May
09

Disadvantages of Simple Payback Period

selling-energy

There are many pitfalls of using Simple Payback Period (SPP) as a measure of a project’s merits. Ask yourself these seven questions: 

disadvantages-of-SPP.jpeg

1.  Am I using the right figures?  

- How did I calculate my costs? 

- How did I calculate my savings?  

2. What about the time value of money?  

3. What about the period after the payback?  

4. Must the project’s SPP be less than or equal to the holding period for the property into which the measures are being installed? 

5. Can SPP reflect cash flow probabilities?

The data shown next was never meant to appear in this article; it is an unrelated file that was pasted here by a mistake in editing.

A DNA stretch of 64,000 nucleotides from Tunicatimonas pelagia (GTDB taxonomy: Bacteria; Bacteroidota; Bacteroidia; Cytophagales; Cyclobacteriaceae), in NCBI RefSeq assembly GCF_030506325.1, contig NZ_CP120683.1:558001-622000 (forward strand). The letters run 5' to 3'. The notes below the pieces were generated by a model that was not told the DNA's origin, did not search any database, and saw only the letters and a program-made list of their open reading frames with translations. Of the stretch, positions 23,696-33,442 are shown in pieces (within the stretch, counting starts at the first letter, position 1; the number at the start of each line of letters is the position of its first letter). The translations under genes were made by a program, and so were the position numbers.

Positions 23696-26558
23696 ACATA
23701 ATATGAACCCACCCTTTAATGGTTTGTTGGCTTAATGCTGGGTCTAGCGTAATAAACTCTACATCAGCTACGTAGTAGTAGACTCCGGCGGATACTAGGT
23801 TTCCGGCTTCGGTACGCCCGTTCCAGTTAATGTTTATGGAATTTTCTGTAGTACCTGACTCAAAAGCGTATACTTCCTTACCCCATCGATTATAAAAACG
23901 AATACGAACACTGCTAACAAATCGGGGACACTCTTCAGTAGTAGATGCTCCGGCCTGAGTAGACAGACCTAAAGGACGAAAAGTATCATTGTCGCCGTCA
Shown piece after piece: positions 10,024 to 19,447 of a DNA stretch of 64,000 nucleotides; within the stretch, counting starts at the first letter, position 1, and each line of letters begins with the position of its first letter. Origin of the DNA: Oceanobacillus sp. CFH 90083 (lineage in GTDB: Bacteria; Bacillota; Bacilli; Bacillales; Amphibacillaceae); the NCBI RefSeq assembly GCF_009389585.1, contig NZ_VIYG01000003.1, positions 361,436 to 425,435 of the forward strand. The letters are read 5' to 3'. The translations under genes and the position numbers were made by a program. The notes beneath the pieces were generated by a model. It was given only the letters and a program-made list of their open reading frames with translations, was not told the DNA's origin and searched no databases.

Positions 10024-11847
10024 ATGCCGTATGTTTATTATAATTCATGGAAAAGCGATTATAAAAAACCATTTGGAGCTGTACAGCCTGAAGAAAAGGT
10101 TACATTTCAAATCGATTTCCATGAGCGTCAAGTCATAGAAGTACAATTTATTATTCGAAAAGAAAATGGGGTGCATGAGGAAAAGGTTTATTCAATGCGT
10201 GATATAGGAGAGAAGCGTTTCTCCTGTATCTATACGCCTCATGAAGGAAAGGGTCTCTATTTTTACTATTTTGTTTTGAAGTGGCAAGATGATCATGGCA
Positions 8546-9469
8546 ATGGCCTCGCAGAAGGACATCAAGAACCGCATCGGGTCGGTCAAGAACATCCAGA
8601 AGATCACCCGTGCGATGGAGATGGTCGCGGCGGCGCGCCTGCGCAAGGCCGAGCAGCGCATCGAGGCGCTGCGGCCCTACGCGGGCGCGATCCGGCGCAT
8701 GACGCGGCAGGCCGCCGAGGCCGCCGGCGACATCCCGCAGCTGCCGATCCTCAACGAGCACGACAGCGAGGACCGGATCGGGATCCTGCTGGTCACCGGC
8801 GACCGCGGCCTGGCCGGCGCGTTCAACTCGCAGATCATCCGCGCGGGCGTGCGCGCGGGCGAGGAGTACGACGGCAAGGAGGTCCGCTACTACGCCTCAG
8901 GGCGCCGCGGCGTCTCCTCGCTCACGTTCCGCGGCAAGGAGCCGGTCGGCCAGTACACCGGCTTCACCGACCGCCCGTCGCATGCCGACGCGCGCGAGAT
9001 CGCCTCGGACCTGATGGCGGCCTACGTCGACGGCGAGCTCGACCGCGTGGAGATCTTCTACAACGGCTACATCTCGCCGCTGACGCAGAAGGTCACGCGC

6. Do SPP “rules of thumb” even make sense?  

7. In Landlord/Tenant settings, whose SPP am I calculating?  

Just in case you are thinking, “Wait, but I use Return on Investment!” Return on Investment (ROI) is the reciprocal of SPP and suffers from very similar shortcomings. SPP is the first cost divided by Year 1 savings. ROI is Year 1 savings divided by first cost.

EXAMPLE: 

$100,000 investment saves $25,000 in YR1 
SPP = $100,000 divided by $25,000 = 4 years 
ROI = $25,000 divided by $100,000 = 25%


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Posted by Mark Jewell